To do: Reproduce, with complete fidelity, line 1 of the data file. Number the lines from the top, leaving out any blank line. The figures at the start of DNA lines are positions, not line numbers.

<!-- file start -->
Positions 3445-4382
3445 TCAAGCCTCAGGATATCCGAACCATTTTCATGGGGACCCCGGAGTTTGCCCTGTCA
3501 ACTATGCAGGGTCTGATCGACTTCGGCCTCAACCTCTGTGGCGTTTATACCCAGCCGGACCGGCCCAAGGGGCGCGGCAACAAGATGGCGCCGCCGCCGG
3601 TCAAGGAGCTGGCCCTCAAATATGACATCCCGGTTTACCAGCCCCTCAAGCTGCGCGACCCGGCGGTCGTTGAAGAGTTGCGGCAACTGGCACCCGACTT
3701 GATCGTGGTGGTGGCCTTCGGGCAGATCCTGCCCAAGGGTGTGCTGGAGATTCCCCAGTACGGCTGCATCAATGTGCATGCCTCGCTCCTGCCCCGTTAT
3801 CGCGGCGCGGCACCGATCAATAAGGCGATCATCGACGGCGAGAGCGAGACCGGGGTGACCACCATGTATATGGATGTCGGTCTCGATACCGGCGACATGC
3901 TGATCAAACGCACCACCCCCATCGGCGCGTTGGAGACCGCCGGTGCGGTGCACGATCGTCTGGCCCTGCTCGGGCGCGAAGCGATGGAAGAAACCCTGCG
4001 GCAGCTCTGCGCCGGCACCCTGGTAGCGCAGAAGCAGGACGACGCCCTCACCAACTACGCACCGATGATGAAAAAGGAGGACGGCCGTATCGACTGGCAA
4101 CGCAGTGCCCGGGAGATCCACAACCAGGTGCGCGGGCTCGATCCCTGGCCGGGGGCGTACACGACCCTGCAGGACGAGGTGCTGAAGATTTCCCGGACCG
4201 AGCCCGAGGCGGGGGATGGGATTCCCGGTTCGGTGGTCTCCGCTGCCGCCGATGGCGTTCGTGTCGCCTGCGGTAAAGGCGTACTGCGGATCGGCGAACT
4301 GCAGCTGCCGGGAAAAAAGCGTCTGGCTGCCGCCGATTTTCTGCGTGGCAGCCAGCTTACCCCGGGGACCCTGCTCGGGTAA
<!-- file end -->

Positions 3445-4382